Chronic obstructive pulmonary disease (COPD) pertains to two types of chronic medical conditions that may obstruct airflow in the lungs. These two conditions are called emphysema and chronic bronchitis.
Patients suffering from this condition are prone to develop a cough and wheezing, or experience difficulty in breathing, and overproduction of mucus or sputum in the mouth. If you are experiencing these symptoms, consult your primary care doctor in Raleigh for a comprehensive course of treatment.
Largely described as a “man’s disease,” COPD has been ranked as the third leading cause of death due to a progressive disease, according to the American Lung Association. As of 2017, it is believed that 11 million suffer from this condition in the United States alone and the death rate is actually increasing.
The World Health Organization (WHO) cites, on the other hand, that there are 251 million cases of COPD around the world. At least 90% of deaths due to this disease occur in countries with mostly low, or middle-income earners.
WHO also projects that COPD cases will still increase in the years to come as the habit of smoking, especially among men, hasn’t been curbed. Furthermore, as the population of the elderly is increasing, COPD cases will remain high as this group is one of the most vulnerable to the condition.
Common Causes of COPD
The most common culprit blamed for COPD is cigarette or tobacco smoking, including second-hand smoking. However, people exposed to air pollution and other lung irritants like chemicals, gases, or fuel for cooking and heating may also be at risk.
In some cases, men whose jobs involve frequent exposure to fumes, vapors and dust also develop COPD. In fact, first responders and residents in nearby areas during the 9/11 attack in New York have developed or died from COPD because of the massive dust that swept the atmosphere for months, stated by the International Journal on Environmental Research and Public Health.
According to the National Heart, Lung and Blood Institute, asthma may also cause the development of COPD. People with a rare genetic condition known as alpha-1 antitrypsin deficiency may also end up having COPD in their later years.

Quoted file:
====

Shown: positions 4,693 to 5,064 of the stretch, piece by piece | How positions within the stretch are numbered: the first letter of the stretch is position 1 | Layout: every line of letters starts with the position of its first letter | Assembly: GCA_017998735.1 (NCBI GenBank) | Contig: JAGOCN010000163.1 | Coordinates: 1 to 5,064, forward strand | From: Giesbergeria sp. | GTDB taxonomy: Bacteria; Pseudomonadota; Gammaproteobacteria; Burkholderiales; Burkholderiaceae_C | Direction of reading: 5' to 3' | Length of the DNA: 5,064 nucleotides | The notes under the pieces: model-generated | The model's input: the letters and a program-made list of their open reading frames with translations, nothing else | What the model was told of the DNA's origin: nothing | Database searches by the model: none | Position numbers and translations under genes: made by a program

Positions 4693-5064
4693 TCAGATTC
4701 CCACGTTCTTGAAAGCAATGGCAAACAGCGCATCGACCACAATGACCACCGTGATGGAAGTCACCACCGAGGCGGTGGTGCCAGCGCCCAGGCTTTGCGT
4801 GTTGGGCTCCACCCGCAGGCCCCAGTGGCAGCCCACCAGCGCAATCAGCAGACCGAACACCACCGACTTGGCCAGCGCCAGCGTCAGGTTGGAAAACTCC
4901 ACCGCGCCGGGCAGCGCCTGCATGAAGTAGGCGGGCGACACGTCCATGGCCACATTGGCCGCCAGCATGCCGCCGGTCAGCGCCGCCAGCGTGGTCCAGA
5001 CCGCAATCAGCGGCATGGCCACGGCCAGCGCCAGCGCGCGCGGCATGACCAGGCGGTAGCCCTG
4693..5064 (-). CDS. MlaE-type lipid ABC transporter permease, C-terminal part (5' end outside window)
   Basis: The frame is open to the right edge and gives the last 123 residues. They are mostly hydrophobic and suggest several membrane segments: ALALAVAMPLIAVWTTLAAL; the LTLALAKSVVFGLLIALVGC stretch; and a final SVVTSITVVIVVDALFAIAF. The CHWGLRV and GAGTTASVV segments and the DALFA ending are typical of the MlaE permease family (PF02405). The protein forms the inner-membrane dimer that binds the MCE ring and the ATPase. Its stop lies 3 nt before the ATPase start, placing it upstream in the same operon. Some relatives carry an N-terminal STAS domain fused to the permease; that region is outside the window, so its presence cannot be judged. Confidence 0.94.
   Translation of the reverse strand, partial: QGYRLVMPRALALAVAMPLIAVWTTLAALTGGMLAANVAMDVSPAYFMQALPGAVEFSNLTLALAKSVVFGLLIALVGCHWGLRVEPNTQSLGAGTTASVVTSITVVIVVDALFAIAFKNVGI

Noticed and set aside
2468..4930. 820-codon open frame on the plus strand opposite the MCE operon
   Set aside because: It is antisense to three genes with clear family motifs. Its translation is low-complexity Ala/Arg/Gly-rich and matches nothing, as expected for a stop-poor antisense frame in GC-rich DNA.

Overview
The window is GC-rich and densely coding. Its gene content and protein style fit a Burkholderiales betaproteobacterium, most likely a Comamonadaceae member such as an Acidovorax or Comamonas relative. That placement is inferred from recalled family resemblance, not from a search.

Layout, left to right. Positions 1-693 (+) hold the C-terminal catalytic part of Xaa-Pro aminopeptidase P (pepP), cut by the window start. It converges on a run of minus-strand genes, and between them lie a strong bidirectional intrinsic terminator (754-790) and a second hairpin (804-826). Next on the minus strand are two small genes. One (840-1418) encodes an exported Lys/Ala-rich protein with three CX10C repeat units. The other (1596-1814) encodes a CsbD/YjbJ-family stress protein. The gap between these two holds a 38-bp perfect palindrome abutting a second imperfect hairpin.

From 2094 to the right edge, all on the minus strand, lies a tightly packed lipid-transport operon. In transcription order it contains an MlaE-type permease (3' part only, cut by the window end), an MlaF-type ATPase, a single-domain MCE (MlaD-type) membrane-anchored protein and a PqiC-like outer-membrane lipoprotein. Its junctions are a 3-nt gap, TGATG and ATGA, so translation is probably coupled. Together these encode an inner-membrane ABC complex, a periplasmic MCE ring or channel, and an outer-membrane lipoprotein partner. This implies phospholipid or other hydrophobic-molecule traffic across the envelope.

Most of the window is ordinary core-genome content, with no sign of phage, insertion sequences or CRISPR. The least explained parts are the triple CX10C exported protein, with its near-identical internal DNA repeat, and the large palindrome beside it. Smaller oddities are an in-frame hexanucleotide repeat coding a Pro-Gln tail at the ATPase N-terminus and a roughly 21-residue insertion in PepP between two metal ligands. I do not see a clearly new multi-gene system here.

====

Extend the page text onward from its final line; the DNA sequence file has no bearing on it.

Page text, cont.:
At its worst, COPD may lead to lung cancer, heart disease and other complications, especially if the symptoms are not managed or treated.
Symptoms of COPD
Men suffering from chronic bronchitis and emphysema need to be wary of COPD because the symptoms aren’t immediately present. When the coughing fits have been increasingly frequent, however, it’s usually the first cause for concern as the condition in the lungs could be worsening.
A patient needs to get tested and diagnosed with COPD if these symptoms are present:
- An itchy throat
- Tightness of the chest
- Shortness of breath, especially after some physical activities
- Cough with white, yellow or green mucus
- Frequent fatigue and tiredness
- Swelling of the lower legs, ankles and feet
In the late stages, a person with COPD may significantly lose a lot of weight.
Treating and Preventing COPD
There is no specific cure for COPD but this condition is highly preventable if the symptoms are dealt with at an early stage, coupled with some lifestyle changes.
For instance, a man who is a frequent smoker may lower his risk of developing COPD if he quits the habit for good. A healthy diet plan may also curb symptoms like shortness of breath, or tiredness as the body gains more nutrients to fight infection and other common illnesses that could trigger coughs and colds.
Drinking medications to clear the airways and make breathing easier will also reduce the COPD episodes. However, for those with chronic problems in the lungs, it might be a huge benefit to enter into a pulmonary rehabilitation program with a team of doctors, respiratory therapists, or fitness and diet experts.
Learn more about Dr. Schneider in Primary Care, Raleigh
Dr. Schneider’s office provides extended scheduling hours for office visits and a direct 24 hour line of communication every day. Book your appointment with our primary care doctor in Raleigh now! For inquiries, call us at 919-301-8971.
The material contained on this site is for informational purposes only and DOES NOT CONSTITUTE THE PROVIDING OF MEDICAL ADVICE, and is not intended to be a substitute for independent professional medical judgment, advice, diagnosis, or treatment. Always seek the advice of your physician or other qualified healthcare providers with any questions or concerns you may have regarding your health.